“I have always believed that this bill would be good for the overall economy. The changes the conference report has made now makes me confident to look every one of my California constituents in the eye and say, ‘This is also going to be good for your families,’” McClintock said.

In the Central Valley, where lower home prices mean less effect from the mortgage interest cap, Reps. Jeff Denham of Turlock and David Valadao of Hanford have said the changes to the tax code — especially the near doubling of the standard deduction — constitute a win for their constituents. Both are among Democrats’ top targets in 2018.

Democratic activists and candidates are gearing up to hold the vote against vulnerable California members next year, especially in the traditionally conservative bastion of Orange County, where Democrats must pick up a seat or two in order to win back control of the House.

They’ve blanketed the state with ads and held protests against the tax bill for weeks, and the bill has become a constant topic in fundraising requests. As the vote wrapped up Tuesday, the Democrats’ campaign arm announced new digital ads on the tax vote targeting the California Republicans, including Orange County’s Issa and Rohrabacher.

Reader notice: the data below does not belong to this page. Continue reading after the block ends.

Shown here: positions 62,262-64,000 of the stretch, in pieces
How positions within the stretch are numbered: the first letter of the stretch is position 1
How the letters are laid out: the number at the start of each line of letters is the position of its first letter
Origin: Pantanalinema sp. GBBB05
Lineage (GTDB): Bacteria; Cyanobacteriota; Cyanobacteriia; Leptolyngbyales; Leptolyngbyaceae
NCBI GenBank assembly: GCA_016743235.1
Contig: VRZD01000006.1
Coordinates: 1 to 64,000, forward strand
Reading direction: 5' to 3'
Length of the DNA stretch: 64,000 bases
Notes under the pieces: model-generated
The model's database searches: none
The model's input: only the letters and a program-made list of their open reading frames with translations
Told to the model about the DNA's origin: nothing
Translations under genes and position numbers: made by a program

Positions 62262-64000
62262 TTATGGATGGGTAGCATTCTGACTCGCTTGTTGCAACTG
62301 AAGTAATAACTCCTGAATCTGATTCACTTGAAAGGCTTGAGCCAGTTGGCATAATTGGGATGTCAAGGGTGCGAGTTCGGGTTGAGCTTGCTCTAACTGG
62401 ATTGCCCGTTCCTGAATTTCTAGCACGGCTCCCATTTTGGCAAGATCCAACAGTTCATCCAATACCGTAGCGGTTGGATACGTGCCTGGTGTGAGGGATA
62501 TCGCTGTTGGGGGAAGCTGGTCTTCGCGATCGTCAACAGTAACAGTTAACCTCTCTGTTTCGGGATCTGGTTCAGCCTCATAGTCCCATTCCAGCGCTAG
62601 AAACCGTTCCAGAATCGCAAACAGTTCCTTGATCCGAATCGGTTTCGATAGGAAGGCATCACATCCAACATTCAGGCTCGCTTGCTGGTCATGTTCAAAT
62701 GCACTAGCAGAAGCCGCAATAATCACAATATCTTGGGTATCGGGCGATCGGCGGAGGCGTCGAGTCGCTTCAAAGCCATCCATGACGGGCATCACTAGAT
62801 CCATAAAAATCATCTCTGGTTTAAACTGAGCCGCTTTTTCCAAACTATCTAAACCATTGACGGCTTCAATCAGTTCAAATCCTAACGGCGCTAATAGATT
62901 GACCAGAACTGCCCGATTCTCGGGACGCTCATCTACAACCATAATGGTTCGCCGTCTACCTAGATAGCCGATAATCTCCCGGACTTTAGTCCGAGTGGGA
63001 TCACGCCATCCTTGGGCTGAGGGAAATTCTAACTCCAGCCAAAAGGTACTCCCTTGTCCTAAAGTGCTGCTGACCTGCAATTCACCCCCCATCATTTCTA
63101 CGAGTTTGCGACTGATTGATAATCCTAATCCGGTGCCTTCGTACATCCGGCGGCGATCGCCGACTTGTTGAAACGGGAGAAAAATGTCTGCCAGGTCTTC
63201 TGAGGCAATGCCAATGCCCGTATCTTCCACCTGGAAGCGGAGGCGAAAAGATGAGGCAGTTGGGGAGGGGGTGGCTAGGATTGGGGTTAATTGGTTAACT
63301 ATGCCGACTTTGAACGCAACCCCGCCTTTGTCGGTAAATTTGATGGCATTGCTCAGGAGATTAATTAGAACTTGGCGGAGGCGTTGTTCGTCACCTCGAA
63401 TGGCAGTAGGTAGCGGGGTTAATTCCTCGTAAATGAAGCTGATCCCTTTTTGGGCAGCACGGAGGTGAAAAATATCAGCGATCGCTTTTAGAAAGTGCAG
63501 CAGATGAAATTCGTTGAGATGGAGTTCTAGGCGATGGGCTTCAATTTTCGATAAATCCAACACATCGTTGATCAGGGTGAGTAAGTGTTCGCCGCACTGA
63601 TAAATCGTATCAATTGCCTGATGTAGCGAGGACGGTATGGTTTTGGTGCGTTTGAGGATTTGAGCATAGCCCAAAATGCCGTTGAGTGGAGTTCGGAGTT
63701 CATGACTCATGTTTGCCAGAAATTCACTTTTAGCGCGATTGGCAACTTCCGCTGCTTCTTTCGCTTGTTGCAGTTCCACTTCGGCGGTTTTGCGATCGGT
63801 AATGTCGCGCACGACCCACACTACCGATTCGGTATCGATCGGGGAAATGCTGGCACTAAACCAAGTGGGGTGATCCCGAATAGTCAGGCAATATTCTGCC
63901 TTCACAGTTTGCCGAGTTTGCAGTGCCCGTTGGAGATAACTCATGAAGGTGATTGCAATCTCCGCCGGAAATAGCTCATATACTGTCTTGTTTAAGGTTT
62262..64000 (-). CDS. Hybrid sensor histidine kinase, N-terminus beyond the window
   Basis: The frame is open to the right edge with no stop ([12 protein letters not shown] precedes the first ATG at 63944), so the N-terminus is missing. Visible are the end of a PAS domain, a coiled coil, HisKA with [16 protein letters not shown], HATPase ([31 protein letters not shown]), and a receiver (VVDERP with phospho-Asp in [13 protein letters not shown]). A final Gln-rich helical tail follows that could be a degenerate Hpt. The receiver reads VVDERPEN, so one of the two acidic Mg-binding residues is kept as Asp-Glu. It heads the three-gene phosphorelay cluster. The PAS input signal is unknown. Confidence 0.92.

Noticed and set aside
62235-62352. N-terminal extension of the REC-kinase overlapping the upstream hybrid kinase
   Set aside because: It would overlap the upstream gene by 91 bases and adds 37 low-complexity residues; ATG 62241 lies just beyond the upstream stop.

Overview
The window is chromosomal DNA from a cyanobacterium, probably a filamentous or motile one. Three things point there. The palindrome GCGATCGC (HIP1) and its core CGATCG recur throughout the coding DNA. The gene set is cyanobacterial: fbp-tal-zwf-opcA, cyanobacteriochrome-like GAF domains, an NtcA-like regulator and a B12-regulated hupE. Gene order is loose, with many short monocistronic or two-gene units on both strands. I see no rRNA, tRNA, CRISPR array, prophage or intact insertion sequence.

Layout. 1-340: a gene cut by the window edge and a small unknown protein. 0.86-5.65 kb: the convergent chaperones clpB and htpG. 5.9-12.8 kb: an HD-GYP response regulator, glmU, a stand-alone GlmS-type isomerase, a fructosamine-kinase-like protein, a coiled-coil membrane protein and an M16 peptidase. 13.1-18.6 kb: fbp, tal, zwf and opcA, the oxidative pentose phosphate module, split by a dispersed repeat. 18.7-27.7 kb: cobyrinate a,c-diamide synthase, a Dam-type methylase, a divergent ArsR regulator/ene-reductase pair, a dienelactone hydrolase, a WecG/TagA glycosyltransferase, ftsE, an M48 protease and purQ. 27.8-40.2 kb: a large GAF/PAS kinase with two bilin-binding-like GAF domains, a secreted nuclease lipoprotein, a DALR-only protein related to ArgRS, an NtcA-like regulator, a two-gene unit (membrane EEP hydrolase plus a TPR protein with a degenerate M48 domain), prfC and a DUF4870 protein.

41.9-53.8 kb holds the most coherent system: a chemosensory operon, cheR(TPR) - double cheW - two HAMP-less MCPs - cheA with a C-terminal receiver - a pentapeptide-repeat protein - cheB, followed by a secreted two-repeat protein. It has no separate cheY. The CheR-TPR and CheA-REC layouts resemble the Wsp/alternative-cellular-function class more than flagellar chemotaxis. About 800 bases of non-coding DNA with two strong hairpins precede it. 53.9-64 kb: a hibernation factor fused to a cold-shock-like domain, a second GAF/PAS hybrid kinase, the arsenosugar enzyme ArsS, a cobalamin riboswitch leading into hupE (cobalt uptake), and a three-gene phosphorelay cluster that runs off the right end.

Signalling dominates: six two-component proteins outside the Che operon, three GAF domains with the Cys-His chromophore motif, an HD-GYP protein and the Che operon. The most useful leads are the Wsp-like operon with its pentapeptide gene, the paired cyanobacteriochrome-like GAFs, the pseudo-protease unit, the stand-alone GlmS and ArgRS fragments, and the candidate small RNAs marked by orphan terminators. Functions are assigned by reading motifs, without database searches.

Fred Smoller, associate political science professor at Chapman University, said taxes are such an important issue for Orange County voters that the vote will be “millstone” around vulnerable members’ necks.

“In Orange County, among Republicans, taxes are it. You could almost live or die by how you stand on taxes,” Smoller said. “It’s a real tough vote.”

sarah.wire@latimes.com

Follow @sarahdwire on Twitter

Read more about the 55 members of California's delegation at latimes.com/politics

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UPDATES:

5:05 p.m.: This article was updated with additional response from Democrats and other details.

2 p.m.: This article was updated with passage of the tax bill by the House and the breakdown of California representatives’ votes.

This article was originally published at 8:05 a.m.